KAMLOOPS, BC: It’s been called the little ferry that could, and 2019 marks the historic McLure ferry’s 100th year of operation.
It remains one of five inland “reaction” ferries still operating in British Columbia. Reaction ferries are propelled by the current of the river.
“We owe a lot to these little ferries – more than many would realize,” said Claire Trevena, Minister of Transportation and Infrastructure. “Before our road network was built, inland ferries were used by ranchers, railway workers and others travelling through the Interior. Even livestock was moved by ferry. B.C.’s reaction ferry fleet had an important role in the history and development of our province.”
The McLure ferry runs across the North Thompson River off Highway 5, on the east side of the river. The ferry capacity is two vehicles and 12 passengers. The crossing time is about five minutes.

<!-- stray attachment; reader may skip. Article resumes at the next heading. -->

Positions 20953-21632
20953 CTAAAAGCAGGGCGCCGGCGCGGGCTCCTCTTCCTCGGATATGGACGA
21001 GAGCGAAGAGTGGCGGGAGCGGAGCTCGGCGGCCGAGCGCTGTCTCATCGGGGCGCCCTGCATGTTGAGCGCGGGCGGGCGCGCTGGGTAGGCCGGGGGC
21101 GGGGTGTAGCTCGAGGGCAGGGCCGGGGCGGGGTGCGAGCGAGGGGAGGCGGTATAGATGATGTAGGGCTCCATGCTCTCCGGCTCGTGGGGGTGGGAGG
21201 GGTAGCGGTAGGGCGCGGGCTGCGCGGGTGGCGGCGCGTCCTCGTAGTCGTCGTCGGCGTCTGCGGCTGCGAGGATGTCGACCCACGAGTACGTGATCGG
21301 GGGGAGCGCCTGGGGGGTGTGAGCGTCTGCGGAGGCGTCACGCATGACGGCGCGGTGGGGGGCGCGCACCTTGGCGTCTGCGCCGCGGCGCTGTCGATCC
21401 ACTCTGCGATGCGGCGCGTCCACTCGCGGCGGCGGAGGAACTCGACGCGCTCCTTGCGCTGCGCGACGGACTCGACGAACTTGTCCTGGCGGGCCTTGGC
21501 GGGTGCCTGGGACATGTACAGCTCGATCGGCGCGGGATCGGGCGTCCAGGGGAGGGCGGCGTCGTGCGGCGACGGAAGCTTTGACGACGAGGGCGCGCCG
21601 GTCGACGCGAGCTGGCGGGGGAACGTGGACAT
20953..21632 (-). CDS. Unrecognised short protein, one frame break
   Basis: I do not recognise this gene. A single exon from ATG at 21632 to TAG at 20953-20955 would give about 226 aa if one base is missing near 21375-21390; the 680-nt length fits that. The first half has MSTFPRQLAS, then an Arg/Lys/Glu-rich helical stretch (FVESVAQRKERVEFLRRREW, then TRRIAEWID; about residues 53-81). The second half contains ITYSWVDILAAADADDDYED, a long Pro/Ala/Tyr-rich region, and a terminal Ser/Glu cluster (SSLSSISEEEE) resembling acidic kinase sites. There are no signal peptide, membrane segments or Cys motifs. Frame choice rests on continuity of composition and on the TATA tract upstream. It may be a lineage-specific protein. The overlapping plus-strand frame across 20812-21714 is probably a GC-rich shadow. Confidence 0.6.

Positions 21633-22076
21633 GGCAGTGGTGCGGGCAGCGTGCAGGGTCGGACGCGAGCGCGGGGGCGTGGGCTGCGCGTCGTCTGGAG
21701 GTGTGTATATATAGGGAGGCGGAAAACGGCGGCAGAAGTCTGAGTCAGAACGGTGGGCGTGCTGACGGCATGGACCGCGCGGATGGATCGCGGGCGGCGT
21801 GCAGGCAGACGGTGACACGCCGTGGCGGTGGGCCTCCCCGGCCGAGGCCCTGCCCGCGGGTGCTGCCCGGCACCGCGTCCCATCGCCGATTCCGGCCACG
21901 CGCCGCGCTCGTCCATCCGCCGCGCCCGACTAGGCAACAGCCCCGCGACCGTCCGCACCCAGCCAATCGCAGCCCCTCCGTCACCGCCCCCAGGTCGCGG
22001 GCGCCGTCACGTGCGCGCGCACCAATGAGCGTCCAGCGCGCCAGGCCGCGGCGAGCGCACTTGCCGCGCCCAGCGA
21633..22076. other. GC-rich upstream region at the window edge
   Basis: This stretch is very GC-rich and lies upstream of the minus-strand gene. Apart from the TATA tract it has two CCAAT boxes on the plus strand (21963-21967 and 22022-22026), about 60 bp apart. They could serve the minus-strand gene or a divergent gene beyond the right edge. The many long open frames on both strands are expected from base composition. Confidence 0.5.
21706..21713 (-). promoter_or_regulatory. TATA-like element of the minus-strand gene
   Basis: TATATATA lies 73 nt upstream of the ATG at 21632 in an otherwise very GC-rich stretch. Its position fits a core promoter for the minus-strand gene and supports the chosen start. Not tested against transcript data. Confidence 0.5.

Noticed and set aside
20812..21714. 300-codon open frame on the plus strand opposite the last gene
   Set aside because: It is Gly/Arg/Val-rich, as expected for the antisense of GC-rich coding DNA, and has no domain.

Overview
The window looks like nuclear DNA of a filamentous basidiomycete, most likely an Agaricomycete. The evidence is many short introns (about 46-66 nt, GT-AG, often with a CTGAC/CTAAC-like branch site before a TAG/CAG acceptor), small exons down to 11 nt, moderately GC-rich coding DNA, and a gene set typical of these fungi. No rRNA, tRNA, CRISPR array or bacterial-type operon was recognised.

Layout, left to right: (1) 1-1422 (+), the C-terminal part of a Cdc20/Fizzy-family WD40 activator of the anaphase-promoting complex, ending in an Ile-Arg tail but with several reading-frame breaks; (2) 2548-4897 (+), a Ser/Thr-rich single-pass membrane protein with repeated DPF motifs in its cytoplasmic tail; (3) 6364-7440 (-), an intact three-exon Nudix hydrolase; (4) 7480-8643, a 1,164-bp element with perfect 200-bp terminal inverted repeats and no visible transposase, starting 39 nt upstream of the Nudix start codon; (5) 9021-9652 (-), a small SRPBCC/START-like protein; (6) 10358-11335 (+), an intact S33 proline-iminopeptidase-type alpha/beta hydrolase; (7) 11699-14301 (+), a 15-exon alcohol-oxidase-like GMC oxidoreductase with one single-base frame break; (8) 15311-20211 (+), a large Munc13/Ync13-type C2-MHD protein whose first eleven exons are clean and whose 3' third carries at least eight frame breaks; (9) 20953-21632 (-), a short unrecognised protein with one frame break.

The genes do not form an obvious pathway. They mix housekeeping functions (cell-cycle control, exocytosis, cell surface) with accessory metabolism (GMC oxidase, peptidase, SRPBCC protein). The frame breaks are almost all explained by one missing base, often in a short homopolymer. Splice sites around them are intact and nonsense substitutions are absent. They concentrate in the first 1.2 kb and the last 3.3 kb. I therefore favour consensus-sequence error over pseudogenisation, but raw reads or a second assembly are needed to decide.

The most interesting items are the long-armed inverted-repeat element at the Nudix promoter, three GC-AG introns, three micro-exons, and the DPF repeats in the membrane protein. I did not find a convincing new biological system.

When crossing a short stretch of water in a remote location, when all other options do not make economic sense, a reaction ferry often does. There were once more than 35 of them in use, but as the Province’s road system developed, the need for many of these ferry crossings declined, resulting in only five in operation today.
The ministry will commemorate this milestone by installing a provincial coat of arms on the vessel with a commemorative plaque that will be on display for visitors to view. The plaque will be located at the ferry landing, 43 kilometres north of Kamloops, on the east side of the river. The plaque will be installed later this summer.
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